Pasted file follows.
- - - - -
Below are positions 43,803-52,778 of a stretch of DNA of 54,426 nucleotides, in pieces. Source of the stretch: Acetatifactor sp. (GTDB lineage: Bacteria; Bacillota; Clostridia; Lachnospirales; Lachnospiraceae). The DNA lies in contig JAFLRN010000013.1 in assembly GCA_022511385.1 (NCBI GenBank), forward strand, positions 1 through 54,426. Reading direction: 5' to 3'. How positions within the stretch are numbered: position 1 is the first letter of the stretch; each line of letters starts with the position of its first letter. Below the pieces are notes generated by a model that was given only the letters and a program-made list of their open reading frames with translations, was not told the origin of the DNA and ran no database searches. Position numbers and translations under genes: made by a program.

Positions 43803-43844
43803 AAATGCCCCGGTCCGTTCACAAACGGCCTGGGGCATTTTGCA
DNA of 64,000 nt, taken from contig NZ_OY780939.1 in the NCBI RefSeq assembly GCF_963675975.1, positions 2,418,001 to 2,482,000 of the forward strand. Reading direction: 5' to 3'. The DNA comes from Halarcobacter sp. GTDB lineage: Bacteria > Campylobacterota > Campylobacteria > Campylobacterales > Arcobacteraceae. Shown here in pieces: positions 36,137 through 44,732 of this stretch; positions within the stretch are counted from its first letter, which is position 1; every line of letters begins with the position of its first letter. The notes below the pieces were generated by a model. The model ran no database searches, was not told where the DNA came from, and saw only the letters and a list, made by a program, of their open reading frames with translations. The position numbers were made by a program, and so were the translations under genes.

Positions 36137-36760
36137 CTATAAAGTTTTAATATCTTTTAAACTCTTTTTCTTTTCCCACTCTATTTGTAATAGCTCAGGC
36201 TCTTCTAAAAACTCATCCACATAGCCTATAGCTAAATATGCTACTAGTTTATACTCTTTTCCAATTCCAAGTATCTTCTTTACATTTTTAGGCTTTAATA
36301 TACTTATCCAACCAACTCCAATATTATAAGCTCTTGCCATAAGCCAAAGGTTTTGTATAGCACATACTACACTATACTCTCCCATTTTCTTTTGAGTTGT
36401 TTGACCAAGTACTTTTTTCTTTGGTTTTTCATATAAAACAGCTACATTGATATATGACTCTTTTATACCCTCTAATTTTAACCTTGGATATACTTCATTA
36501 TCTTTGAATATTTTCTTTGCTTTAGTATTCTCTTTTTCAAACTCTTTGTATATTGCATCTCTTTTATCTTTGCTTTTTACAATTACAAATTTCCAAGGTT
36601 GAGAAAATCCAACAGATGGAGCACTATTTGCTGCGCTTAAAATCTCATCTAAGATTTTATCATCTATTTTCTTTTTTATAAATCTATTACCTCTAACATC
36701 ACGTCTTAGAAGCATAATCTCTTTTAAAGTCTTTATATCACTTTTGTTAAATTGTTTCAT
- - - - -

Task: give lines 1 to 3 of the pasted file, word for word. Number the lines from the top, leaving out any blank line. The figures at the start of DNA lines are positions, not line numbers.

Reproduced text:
Below are positions 43,803-52,778 of a stretch of DNA of 54,426 nucleotides, in pieces. Source of the stretch: Acetatifactor sp. (GTDB lineage: Bacteria; Bacillota; Clostridia; Lachnospirales; Lachnospiraceae). The DNA lies in contig JAFLRN010000013.1 in assembly GCA_022511385.1 (NCBI GenBank), forward strand, positions 1 through 54,426. Reading direction: 5' to 3'. How positions within the stretch are numbered: position 1 is the first letter of the stretch; each line of letters starts with the position of its first letter. Below the pieces are notes generated by a model that was given only the letters and a program-made list of their open reading frames with translations, was not told the origin of the DNA and ran no database searches. Position numbers and translations under genes: made by a program.

Positions 43803-43844
43803 AAATGCCCCGGTCCGTTCACAAACGGCCTGGGGCATTTTGCA